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Horror-Thriller

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Editor's rating: 
 2.8
 
Tuesday, 18 August 2009 |  Written by Noah Fleming  | 
Last House On The Left, The (Unrated) (2009) "The Last House on the Left" is a marketed as a horror film.  I don't understand this as there is too much drama and family oriented plots to make it a horror film.  There is just too much story for it to be horror.  Yes, there are some gruesome scenes.  But there are a lot of non-horror films that have blood and violence and are simply action or suspense movies.  This film fails at being horror and fails about just about everything else.  It only succeeds to disgust in a non-entertaining way. Movie violence has permeated through films for several decades now.  And while violence and gruesome attacks can be forgiven in the movie, the one thing that is completely unacceptable is the rape of a 17 year-old girl.  That fact aside, they also show it from beginning to end.  I ...
Editor's rating: 
 3.2
 
Wednesday, 08 July 2009 |  Written by Noah Fleming  | 
I Still Know What You Did Last Summer (1998) I know what you are all thinking, "how could he give this film even three stars?"  Well, the answer is simply nostalgia.  In the mid-90s, the horror genre was resurrected and modified for the generation of the day.  It all began with "Scream" in 1996.  Writing/Directing team, Wes Craven and Kevin Williamson brought teen horror back to life.  This film was the start of Friday night college horror night.  The duo followed up "Scream" with two sequels.  While none of the three films were truly awe-inspiring, they paved the way for other films in the genre to come along. Most notably, in 1997, one year after "Scream," Kevin Williamson departed from Craven and created, "I Know What You Did Last Summer."  The film was only moderately successful, but the studio provided it a sequel.  Just one year later, in 1998 "I ...
Editor's rating: 
 3.9
 
Friday, 12 December 2008 |  Written by Bill Warren  | 
Thing, The “The Thing,” aka “John Carpenter’s The Thing,” was released two weeks after “E.T.”, probably one reason it didn’t do as well as expected.  The reputation of the movie, John Carpenter’s first for a big studio, has gradually increased over the years, and now is generally regarded as a science fiction/horror classic.  Some even prefer it to Howard Hawks’ 1951 movie, of which this is a remake.  It’s well produced, convincingly set in Antarctica (using location work in Alaska and British Columbia), with special effects designed and engineered by the amazingly creative Rob Bottin.  This was well before computer graphic effects; what you see is what was actually in person, on the sets.  The effects are still astonishing and gleefully gruesome. The story from which both films grew was the 1938 novella “Who Goes There,” by John W. Campbell, Jr. (writing as ...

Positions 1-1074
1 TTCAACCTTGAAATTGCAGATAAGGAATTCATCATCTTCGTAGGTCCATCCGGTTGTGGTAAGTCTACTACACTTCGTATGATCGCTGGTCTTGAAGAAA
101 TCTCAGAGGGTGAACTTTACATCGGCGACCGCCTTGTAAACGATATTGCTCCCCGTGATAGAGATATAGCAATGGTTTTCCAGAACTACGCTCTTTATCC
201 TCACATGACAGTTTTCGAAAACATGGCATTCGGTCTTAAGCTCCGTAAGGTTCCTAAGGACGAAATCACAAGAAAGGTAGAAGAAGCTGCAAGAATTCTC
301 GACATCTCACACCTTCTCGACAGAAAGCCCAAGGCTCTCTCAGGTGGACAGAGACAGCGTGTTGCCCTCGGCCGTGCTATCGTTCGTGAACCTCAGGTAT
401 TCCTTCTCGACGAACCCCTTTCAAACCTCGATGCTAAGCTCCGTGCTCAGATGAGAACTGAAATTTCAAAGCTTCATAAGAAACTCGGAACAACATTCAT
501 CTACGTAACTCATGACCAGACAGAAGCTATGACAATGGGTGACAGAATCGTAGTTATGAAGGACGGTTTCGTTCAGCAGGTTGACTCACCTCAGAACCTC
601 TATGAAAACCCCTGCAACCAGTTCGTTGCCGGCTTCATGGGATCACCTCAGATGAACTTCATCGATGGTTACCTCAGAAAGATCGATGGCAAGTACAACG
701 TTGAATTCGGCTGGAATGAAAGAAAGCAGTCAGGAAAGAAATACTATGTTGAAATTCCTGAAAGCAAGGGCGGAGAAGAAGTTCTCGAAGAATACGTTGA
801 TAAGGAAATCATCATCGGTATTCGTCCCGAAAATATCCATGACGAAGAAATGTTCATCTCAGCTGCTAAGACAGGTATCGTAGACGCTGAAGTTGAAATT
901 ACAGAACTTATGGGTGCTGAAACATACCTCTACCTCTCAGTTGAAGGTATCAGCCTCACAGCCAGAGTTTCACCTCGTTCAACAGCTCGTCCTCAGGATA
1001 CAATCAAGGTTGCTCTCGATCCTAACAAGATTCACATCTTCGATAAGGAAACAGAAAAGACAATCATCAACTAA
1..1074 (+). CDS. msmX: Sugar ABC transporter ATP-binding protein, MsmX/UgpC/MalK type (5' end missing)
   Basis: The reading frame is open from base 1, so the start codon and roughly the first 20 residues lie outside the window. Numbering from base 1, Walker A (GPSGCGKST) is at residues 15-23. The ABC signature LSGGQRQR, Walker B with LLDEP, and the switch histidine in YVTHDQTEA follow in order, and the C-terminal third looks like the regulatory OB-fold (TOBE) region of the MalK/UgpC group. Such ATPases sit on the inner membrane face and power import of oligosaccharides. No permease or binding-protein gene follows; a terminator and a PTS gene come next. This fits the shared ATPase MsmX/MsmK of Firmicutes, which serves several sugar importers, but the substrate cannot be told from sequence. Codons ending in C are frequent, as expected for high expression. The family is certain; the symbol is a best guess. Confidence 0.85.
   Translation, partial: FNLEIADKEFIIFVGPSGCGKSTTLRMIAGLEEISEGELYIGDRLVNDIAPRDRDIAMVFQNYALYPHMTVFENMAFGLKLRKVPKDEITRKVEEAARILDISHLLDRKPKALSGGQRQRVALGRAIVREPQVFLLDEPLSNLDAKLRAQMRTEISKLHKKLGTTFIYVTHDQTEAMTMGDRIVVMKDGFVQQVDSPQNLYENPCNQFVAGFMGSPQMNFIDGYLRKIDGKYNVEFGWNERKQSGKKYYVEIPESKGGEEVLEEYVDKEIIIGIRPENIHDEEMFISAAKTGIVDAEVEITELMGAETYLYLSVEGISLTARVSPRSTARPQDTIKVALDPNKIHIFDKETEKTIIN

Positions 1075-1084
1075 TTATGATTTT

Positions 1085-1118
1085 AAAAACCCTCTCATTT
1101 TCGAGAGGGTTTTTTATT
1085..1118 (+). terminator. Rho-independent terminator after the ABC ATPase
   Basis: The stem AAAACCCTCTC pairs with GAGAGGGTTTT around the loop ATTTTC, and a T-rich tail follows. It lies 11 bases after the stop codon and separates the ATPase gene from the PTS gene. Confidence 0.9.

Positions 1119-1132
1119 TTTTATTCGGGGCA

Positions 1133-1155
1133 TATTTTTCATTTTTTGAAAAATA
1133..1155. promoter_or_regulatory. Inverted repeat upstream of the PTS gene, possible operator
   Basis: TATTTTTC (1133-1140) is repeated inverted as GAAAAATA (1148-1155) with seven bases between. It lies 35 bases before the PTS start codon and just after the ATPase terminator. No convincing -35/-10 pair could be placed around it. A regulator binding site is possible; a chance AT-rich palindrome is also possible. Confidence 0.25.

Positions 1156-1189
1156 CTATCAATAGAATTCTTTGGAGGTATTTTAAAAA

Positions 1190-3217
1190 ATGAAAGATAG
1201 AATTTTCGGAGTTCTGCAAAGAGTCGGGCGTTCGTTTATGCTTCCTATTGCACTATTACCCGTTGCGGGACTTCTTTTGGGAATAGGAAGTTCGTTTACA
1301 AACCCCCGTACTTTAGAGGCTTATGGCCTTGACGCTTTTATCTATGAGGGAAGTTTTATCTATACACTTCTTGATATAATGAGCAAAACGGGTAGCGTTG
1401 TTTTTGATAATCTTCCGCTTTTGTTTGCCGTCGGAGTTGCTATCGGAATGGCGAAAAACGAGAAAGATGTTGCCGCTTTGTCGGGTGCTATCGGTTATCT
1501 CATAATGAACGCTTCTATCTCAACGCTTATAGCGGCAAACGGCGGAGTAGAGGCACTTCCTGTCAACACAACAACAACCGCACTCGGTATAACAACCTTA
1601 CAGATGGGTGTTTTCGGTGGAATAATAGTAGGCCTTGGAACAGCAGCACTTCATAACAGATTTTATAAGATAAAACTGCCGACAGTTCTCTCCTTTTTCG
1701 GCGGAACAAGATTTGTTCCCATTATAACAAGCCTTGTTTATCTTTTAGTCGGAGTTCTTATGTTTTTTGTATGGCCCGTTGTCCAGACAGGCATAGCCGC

Editor's rating: 
 3.6
 
Monday, 27 October 2008 |  Written by Darren Gross  | 
Exorcism of Emily Rose, The When college student Emily Rose (Jennifer Carpenter) dies after undergoing a church-ordained exorcism, the priest who performed the rite, Father Moore (Tom Wilkinson) is put on trial for negligent homicide.  The District Attorney assigns Ethan Thomas (Campbell Scott) to the case, an attorney of faith whose beliefs will not dissuade him from leading a bold, ferocious prosecution.  The Archdiocese hires the firm run by Karl Gunderson (Colm Feore), who assigns top defense attorney Erin Bruner (Laura Linney) to the case.  Bruner is an agnostic who has a reputation for getting unsavory characters off the hook. As the trial proceeds, the film flashes back to tell the story of Emily Rose, a bright high school student in a rural family.  Awarded a full scholarship to a local university, Emily is off to a good start, attending classes and finding a boyfriend, when ...
Editor's rating: 
 4.4
 
Monday, 13 October 2008 |  Written by Noah Fleming  | 
Constantine Created by Alan Moore, John Totleben and Steve Bissette in an issue of the comic book “Swamp Thing” in 1985, John Constantine began life as a sarcastic and cynical Englishman who knew a lot about magic and the beings that wielded it. With his trademark trench coat and smoking Silk Cut cigarettes, Constantine wandered through several issues of “Swamp Thing”, made brief stopovers in other titles, and finally got his own comic series under the title, “Hellblazer”. There have been over two hundred comic magazines published so far, and the series remains one of the premiere titles of DC Comics’ Vertigo line. In the comic books, Constantine doesn’t try to be the hero. He’s totally out for himself, either to gain something for himself, help a friend he can’t live without (and the attrition rate among Constantine’s friends is incredible) or ...
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